/gawl/, n.1. impudence; effrontery.2. bile, esp. that of an animal.3. something bitter or severe.4. bitterness of spirit; rancor.5. gall and wormwood, bitterness of spirit; deep resentment.Syn. 1. nerve, audacity, brass, cheek.gall2/gawl/, v.t.1. to make sore by rubbing; chafe severely: The saddle galled the horse's back.2. to vex or irritate greatly: His arrogant manner galls me.v.i.3. to be or become chafed.4. Mach. (of either of two engaging metal parts) to lose metal to the other because of heat or molecular attraction resulting from friction.5. Metall. (of a die or compact in powder metallurgy) to lose surface material through adhesion to the die.n.6. a sore on the skin, esp. of a horse, due to rubbing; excoriation.7. something very vexing or irritating.8. a state of vexation or irritation.gall3/gawl/, n.any abnormal vegetable growth or excrescence on plants, caused by various agents, as insects, nematodes, fungi, bacteria, viruses, chemicals, and mechanical injuries.
* * *Abnormal, localized outgrowth or swelling of plant tissue caused by infection from bacteria, fungi, viruses, or nematodes, or by irritation by insects and mites.The common plant disease crown gall, characterized by the proliferation of galls on the roots and lower stems, is caused by the bacterium Agrobacterium tumefaciens.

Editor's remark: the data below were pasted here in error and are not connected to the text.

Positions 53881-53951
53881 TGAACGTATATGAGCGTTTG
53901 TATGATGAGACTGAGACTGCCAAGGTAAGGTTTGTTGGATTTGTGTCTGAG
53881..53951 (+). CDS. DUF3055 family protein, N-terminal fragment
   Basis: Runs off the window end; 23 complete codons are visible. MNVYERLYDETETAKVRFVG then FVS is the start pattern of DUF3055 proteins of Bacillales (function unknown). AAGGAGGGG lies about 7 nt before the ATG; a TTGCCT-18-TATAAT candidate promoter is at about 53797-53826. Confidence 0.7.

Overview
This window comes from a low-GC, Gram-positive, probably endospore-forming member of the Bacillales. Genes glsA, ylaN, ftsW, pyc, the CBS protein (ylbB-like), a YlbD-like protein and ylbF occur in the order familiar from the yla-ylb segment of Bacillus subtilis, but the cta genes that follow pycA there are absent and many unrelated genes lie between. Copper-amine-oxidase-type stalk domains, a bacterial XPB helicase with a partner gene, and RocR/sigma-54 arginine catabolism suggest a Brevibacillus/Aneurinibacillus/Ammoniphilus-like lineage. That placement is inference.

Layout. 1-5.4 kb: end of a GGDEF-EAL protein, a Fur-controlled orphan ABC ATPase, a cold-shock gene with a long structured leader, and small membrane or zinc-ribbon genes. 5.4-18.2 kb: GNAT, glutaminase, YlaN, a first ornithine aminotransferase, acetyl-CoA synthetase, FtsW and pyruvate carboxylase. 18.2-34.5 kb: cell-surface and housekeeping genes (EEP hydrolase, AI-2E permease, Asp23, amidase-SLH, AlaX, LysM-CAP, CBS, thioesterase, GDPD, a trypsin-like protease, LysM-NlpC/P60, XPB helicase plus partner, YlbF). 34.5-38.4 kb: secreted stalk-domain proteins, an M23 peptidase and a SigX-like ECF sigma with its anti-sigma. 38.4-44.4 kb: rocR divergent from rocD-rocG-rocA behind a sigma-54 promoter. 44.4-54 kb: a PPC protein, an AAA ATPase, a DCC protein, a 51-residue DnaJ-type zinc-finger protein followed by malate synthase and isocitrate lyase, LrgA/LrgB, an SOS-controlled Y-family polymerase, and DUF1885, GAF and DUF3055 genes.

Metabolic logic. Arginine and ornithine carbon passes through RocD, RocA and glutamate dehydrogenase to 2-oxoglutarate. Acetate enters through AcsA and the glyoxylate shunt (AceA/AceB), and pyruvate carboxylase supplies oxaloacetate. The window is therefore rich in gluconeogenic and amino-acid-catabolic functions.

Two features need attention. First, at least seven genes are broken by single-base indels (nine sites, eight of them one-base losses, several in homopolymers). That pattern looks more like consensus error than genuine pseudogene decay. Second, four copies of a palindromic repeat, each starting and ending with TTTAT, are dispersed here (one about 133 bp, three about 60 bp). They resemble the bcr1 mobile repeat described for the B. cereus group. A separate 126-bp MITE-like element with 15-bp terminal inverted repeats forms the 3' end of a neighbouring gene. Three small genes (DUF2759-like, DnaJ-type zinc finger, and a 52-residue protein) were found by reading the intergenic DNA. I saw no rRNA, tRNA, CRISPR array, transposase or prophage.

* * *▪ Sioux chiefborn c. 1840, near Moreau River [in present-day South Dakota], U.S.died 1894, near Oak Creek, S.D.Hunkpapa Sioux war chief, who was one of the most important military leaders at the Battle of the Little Bighorn (June 25, 1876).Orphaned at an early age, Gall was adopted as a younger brother by the Sioux chief Sitting Bull. In many clashes with settlers and the U.S. Army, Gall distinguished himself as an excellent tactician and strategist. At the Battle of the Little Bighorn (Little Bighorn, Battle of the), Gall is credited with having turned back an initial Indian rout and then luring Lieutenant Colonel George A. Custer and his men into an indefensible position, annihilating his force. After this victory, Gall and Sitting Bull faced continual skirmishes and battles with the military, and in May 1877 he followed Sitting Bull into Canada. The Canadian government would not give them a reservation, the herds of buffalo were gone, and Gall and his people faced starvation. He eventually abandoned Sitting Bull and surrendered to the U.S. Army (c. 1880). Once on the Sioux reservation in South Dakota, Gall urged his people to become more acculturated with the whites. His breach with Sitting Bull (who eventually lived on the reservation) became complete when Gall was persuaded to sign the treaty of 1889 that broke up the so-called Great Sioux Reservation and ceded much territory to white settlers.
* * *